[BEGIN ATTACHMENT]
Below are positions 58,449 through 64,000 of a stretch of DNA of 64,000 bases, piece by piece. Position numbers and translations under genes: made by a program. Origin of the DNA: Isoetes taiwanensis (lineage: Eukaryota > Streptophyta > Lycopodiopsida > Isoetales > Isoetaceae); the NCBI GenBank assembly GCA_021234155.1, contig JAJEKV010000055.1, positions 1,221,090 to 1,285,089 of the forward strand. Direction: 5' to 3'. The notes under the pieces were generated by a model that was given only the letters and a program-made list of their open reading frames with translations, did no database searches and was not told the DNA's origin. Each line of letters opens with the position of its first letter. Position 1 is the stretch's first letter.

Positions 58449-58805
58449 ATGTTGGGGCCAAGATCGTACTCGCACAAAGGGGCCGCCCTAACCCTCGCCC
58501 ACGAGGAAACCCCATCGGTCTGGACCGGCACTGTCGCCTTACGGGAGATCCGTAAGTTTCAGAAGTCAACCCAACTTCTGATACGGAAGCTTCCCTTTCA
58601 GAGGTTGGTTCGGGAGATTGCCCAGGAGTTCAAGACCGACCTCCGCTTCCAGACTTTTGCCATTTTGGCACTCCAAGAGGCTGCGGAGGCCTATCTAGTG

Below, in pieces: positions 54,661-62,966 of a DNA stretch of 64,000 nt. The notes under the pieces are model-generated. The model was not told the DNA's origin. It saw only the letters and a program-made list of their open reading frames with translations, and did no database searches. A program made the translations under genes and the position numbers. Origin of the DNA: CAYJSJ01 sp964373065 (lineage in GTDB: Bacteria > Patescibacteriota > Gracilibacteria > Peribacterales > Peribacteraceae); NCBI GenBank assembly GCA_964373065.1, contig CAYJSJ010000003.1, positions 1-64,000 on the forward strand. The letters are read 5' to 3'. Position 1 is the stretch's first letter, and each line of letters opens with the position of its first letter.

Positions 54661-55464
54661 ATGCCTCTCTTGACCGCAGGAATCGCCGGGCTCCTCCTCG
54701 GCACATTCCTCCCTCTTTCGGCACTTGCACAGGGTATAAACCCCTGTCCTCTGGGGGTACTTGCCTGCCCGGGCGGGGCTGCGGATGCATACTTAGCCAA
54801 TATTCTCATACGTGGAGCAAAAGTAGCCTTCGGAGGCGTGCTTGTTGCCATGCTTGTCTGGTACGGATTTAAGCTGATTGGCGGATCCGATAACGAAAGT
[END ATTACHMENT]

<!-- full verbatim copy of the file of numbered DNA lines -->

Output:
Below are positions 58,449 through 64,000 of a stretch of DNA of 64,000 bases, piece by piece. Position numbers and translations under genes: made by a program. Origin of the DNA: Isoetes taiwanensis (lineage: Eukaryota > Streptophyta > Lycopodiopsida > Isoetales > Isoetaceae); the NCBI GenBank assembly GCA_021234155.1, contig JAJEKV010000055.1, positions 1,221,090 to 1,285,089 of the forward strand. Direction: 5' to 3'. The notes under the pieces were generated by a model that was given only the letters and a program-made list of their open reading frames with translations, did no database searches and was not told the DNA's origin. Each line of letters opens with the position of its first letter. Position 1 is the stretch's first letter.

Positions 58449-58805
58449 ATGTTGGGGCCAAGATCGTACTCGCACAAAGGGGCCGCCCTAACCCTCGCCC
58501 ACGAGGAAACCCCATCGGTCTGGACCGGCACTGTCGCCTTACGGGAGATCCGTAAGTTTCAGAAGTCAACCCAACTTCTGATACGGAAGCTTCCCTTTCA
58601 GAGGTTGGTTCGGGAGATTGCCCAGGAGTTCAAGACCGACCTCCGCTTCCAGACTTTTGCCATTTTGGCACTCCAAGAGGCTGCGGAGGCCTATCTAGTG

Below, in pieces: positions 54,661-62,966 of a DNA stretch of 64,000 nt. The notes under the pieces are model-generated. The model was not told the DNA's origin. It saw only the letters and a program-made list of their open reading frames with translations, and did no database searches. A program made the translations under genes and the position numbers. Origin of the DNA: CAYJSJ01 sp964373065 (lineage in GTDB: Bacteria > Patescibacteriota > Gracilibacteria > Peribacterales > Peribacteraceae); NCBI GenBank assembly GCA_964373065.1, contig CAYJSJ010000003.1, positions 1-64,000 on the forward strand. The letters are read 5' to 3'. Position 1 is the stretch's first letter, and each line of letters opens with the position of its first letter.

Positions 54661-55464
54661 ATGCCTCTCTTGACCGCAGGAATCGCCGGGCTCCTCCTCG
54701 GCACATTCCTCCCTCTTTCGGCACTTGCACAGGGTATAAACCCCTGTCCTCTGGGGGTACTTGCCTGCCCGGGCGGGGCTGCGGATGCATACTTAGCCAA
54801 TATTCTCATACGTGGAGCAAAAGTAGCCTTCGGAGGCGTGCTTGTTGCCATGCTTGTCTGGTACGGATTTAAGCTGATTGGCGGATCCGATAACGAAAGT